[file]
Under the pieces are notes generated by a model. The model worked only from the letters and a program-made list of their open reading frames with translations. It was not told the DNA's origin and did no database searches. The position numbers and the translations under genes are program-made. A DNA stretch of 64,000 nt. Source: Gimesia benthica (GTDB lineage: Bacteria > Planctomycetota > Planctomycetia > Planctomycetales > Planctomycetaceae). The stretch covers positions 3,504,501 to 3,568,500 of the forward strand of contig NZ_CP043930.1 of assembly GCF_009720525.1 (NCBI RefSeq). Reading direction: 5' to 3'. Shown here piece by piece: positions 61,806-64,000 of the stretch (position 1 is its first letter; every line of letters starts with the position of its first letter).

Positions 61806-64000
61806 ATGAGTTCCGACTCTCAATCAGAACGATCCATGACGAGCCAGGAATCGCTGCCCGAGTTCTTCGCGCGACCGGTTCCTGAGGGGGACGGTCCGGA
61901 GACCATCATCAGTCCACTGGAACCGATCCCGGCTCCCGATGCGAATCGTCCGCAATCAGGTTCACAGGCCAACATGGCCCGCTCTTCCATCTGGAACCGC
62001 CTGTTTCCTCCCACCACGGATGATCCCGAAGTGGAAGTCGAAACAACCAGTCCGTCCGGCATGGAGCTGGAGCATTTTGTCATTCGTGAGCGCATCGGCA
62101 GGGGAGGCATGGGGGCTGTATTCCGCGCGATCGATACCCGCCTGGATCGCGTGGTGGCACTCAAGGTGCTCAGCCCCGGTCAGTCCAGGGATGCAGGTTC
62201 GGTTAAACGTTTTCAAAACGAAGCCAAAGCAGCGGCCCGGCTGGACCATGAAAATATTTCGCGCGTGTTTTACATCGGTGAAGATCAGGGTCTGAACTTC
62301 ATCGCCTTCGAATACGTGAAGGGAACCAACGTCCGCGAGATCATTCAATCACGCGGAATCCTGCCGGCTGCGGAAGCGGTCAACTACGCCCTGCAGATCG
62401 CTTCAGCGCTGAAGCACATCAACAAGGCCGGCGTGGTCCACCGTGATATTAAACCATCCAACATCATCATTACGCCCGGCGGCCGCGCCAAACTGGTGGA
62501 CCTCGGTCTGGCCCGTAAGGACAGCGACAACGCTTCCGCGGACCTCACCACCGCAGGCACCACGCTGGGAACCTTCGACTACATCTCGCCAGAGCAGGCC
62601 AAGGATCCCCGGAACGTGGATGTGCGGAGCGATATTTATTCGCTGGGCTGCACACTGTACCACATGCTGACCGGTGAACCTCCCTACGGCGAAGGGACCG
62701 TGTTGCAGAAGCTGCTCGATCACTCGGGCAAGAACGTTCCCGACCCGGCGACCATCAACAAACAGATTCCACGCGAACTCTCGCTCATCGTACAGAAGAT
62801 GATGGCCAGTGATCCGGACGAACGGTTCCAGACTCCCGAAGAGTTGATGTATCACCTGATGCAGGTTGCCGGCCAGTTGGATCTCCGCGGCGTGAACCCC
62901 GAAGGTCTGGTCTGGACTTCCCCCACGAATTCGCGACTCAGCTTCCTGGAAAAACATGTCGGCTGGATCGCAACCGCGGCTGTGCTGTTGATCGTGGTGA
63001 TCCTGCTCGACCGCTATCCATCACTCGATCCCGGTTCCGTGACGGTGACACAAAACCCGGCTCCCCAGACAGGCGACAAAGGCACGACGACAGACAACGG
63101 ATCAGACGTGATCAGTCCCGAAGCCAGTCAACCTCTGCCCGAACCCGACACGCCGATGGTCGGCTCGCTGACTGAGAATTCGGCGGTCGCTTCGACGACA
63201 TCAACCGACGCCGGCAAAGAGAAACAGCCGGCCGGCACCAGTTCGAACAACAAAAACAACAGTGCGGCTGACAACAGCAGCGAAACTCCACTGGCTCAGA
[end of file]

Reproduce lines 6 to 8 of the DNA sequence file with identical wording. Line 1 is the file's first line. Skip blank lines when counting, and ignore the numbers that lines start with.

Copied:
62101 GGGGAGGCATGGGGGCTGTATTCCGCGCGATCGATACCCGCCTGGATCGCGTGGTGGCACTCAAGGTGCTCAGCCCCGGTCAGTCCAGGGATGCAGGTTC
62201 GGTTAAACGTTTTCAAAACGAAGCCAAAGCAGCGGCCCGGCTGGACCATGAAAATATTTCGCGCGTGTTTTACATCGGTGAAGATCAGGGTCTGAACTTC
62301 ATCGCCTTCGAATACGTGAAGGGAACCAACGTCCGCGAGATCATTCAATCACGCGGAATCCTGCCGGCTGCGGAAGCGGTCAACTACGCCCTGCAGATCG